The Idea of Will

This article presents a new conceptual view on the conscious will. This new concept approaches our will from the perspective of the requirements of our neural-muscular system and not from our anthropocentric perspective. This approach not only repositions the will at the core of behavior control, it also integrates the studies of Libet and Wegner, which seem to support the opposite. The will does not return as an instrument we use to steer, but rather as part of the way we learn new automatic behavior and of how our neural system steers us. The new concept suggests that understanding of our will is more about understanding of our daily behavior then about the will itself.


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Networks of the Brain

Over the last decade, the study of complex networks has expanded across diverse scientific fields. Increasingly, science is concerned with the structure, behavior, and evolution of complex systems ranging from cells to ecosystems. In Networks of the Brain, Olaf Sporns describes how the integrative nature of brain function can be illuminated from a complex network perspective.

Highlighting the many emerging points of contact between neuroscience and network science, the book serves to introduce network theory to neuroscientists and neuroscience to those working on theoretical network models. Sporns emphasizes how networks connect levels of organization in the brain and how they link structure to function, offering an informal and nonmathematical treatment of the subject. Networks of the Brain provides a synthesis of the sciences of complex networks and the brain that will be an essential foundation for future research.


Posted in Brain networks, Brains | Tagged ,

Brain Anatomical Network and Intelligence

Intuitively, higher intelligence might be assumed to correspond to more efficient information transfer in the brain, but no direct evidence has been reported from the perspective of brain networks. In this study, we performed extensive analyses to test the hypothesis that individual differences in intelligence are associated with brain structural organization, and in particular that higher scores on intelligence tests are related to greater global efficiency of the brain anatomical network. We constructed binary and weighted brain anatomical networks in each of 79 healthy young adults utilizing diffusion tensor tractography and calculated topological properties of the networks using a graph theoretical method. Based on their IQ test scores, all subjects were divided into general and high intelligence groups and significantly higher global efficiencies were found in the networks of the latter group. Moreover, we showed significant correlations between IQ scores and network properties across all subjects while controlling for age and gender. Specifically, higher intelligence scores corresponded to a shorter characteristic path length and a higher global efficiency of the networks, indicating a more efficient parallel information transfer in the brain. The results were consistently observed not only in the binary but also in the weighted networks, which together provide convergent evidence for our hypothesis. Our findings suggest that the efficiency of brain structural organization may be an important biological basis for intelligence.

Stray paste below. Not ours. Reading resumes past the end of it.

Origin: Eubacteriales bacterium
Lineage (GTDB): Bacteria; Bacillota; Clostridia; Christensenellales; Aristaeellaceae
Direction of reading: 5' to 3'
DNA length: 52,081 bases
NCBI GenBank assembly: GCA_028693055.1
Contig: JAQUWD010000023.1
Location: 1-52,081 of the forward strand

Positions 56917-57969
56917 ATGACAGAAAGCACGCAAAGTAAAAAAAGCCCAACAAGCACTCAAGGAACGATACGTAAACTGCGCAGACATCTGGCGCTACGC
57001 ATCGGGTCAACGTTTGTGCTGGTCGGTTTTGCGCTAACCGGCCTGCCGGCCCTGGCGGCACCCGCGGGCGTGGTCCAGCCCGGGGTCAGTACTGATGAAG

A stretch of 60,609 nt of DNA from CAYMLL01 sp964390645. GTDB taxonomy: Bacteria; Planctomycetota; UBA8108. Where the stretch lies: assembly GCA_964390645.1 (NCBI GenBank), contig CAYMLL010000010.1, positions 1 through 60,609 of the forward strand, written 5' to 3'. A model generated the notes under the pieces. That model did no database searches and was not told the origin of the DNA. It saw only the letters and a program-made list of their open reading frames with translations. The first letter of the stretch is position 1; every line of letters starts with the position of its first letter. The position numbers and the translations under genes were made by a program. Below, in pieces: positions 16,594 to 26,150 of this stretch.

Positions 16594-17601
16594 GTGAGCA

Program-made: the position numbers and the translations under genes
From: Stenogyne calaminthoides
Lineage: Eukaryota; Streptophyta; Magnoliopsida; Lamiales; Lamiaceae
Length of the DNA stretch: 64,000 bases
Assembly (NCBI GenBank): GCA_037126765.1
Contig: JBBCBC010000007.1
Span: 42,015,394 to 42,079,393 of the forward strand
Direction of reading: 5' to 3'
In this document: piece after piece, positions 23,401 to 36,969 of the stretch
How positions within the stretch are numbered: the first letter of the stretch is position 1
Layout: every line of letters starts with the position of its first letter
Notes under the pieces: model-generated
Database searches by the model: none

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Predictive brains, situated agents, and the future of cognitive science

Brains, it has recently been argued, are essentially prediction machines. They are bundles of cells that support perception and action by constantly attempting to match incoming sensory inputs with top-down expectations or predictions. This is achieved using a hierarchical generative model that aims to minimize prediction error within a bidirectional cascade of cortical processing. Such accounts offer a unifying model of perception and action, illuminate the functional role of attention, and may neatly capture the special contribution of cortical processing to adaptive success. This target article critically examines this “hierarchical prediction machine” approach, concluding that it offers the best clue yet to the shape of a unified science of mind and action. Sections 1 and 2 lay out the key elements and implications of the approach. Section 3 explores a variety of pitfalls and challenges, spanning the evidential, the methodological, and the more properly conceptual. The paper ends (sections 4 and 5) by asking how such approaches might impact our more general vision of mind, experience, and agency.


Posted in Brains, Cognitive science, Situated agents | Tagged , ,

The fugue of life: why complexity matters in neuroscience

While it is unclear exactly which mechanisms give way to neural complexity and healthy behaviour, keeping track of complexity is important to understanding and identifying brain disorders such as epilepsy, autism and schizophrenia. Measuring the complexity of brain activity could soon allow doctors to predict which infants will develop autism and how schizophrenia patients will respond to medication. As the physicist Emerson Pugh said: ‘If our brains were simple enough for us to understand them, we’d be so simple that we couldn’t.’